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Gina-Marie Cheeseman headshot

FedEx is Reducing its Environmental Footprint

FedEx Express Plane

Getting packages and documents delivered on time creates a big environmental footprint, but FedEx wants to change that. The company avoided over two million metric tons of carbon dioxide equivalent (CO2e) with fuel and energy saving initiatives. That amount of CO2e is equivalent to the carbon sequestered by over 1.9 million acres of U.S. forest in a year.

Other accomplishments to decrease its environmental footprint are mentioned in FedEx’s 2017 Global Citizenship report. That includes decreasing GHG emissions intensity of its business by 5.7 percent while increasing revenue. Another accomplishment is saving over 43 million gallons of fuel and avoiding over 444,000 metric tons of CO2e through its Express Reduce, Replace, Revolutionize strategy for intermodal rail shipping at FedEx Freight. That amount equals the carbon sequestered by over 400,000 acres of U.S. forest in a year.

Fuel is what powers the vehicles that are an integral part of its business. So, it is only natural that FedEx is focusing on making its vehicle and aircraft fleets more environmentally friendly by improving efficiencies and piloting new technologies like low-emission surface vehicles and planned alternative jet fuels. Its aircraft fleet achieved a 22 percent reduction in emissions intensity since 2005, which brings it closer to its 30 percent reduction by 2020 goal. In 2016, the company set a goal for its FedEx Express surface vehicle fleet of a 50 percent fuel efficiency improvement by 2025 after meeting its 2020 goal five years early.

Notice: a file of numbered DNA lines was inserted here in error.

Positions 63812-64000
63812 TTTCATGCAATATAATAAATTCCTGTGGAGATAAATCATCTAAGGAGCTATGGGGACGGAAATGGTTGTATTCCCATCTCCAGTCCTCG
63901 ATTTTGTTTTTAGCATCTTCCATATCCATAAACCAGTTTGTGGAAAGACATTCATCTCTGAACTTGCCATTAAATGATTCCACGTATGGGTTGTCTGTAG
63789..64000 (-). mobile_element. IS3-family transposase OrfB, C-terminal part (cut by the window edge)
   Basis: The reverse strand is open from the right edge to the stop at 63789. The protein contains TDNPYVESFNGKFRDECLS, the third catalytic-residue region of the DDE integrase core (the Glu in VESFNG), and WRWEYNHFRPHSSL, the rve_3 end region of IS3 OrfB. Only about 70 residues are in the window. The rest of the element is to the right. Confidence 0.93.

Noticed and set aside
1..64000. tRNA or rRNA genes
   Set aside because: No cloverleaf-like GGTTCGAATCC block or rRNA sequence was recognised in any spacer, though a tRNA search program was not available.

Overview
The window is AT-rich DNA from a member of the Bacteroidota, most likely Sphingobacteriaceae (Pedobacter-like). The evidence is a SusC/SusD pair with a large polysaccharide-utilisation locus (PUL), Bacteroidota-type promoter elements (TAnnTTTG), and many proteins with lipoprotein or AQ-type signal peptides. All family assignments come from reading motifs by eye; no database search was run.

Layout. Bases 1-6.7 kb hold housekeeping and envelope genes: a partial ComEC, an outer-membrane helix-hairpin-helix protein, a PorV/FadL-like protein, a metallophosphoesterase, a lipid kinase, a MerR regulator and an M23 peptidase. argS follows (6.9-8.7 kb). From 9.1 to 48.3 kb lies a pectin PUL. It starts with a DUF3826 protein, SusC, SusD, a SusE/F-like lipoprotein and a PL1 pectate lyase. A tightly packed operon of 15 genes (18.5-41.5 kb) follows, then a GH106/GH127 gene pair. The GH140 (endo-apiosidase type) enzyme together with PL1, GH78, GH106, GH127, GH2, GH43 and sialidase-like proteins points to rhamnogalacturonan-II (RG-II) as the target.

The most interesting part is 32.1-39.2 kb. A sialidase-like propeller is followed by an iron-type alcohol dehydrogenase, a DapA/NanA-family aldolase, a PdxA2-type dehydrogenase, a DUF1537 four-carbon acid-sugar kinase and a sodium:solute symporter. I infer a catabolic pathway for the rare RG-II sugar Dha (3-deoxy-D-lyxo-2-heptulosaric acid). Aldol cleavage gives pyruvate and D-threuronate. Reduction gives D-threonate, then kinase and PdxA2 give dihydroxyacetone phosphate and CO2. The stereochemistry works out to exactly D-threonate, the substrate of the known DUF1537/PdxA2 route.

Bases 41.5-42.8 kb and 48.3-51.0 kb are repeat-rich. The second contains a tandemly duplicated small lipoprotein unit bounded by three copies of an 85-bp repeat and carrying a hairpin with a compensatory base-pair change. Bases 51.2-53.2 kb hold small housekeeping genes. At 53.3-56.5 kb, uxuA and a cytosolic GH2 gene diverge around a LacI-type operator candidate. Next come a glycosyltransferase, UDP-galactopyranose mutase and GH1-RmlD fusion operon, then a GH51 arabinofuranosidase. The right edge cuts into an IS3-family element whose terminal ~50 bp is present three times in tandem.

FedEx has reduced both GHG emissions and the cost of fuel use in its aircraft fleets. It has done so is by implementing efficiencies in flight operations through its global FedEx Fuel Sense program and by replacing many of its older airplanes with more fuel efficient models. Through those two initiative, the company has saved over 152 million gallons of jet fuel and avoided nearly 1.5 million metric tons of CO2e, which is equivalent to the carbon emissions generated by over 150,000 homes in a year.

FedEx is also researching and exploring alternative fuels to power its jets. In 2015, the company agreed to buy six million gallons of alternative jet fuel on-site from Colorado-based Red Rock Biofuels and eventually produce at least 48 million gallons over an eight-year period. FedEx expects to use the first six million gallons of the alternative jet fuel in 2019.

In 2016, FedEx added over 800 alternative fuel or advanced technology vehicles to its fleet. At its FedEx Freight Oklahoma City Service Center, it installed a compressed natural gas (CNG) fueling station and bought over 100 CNG tractors in early 2017. FedEx wants alternative fuel and advanced technology vehicles to continue to be a part of its global GHG emissions reductions. To that end, it is exploring using electric and fuel cell powered vehicles more.

FedEx proves that it is possible to operate a global delivery company and reduce GHG emissions. Expect more accomplishments from this company.

Photo: FedEx





Gina-Marie Cheeseman headshotGina-Marie Cheeseman

Gina-Marie is a freelance writer and journalist armed with a degree in journalism, and a passion for social justice, including the environment and sustainability. She writes for various websites, and has made the 75+ Environmentalists to Follow list by Mashable.com.

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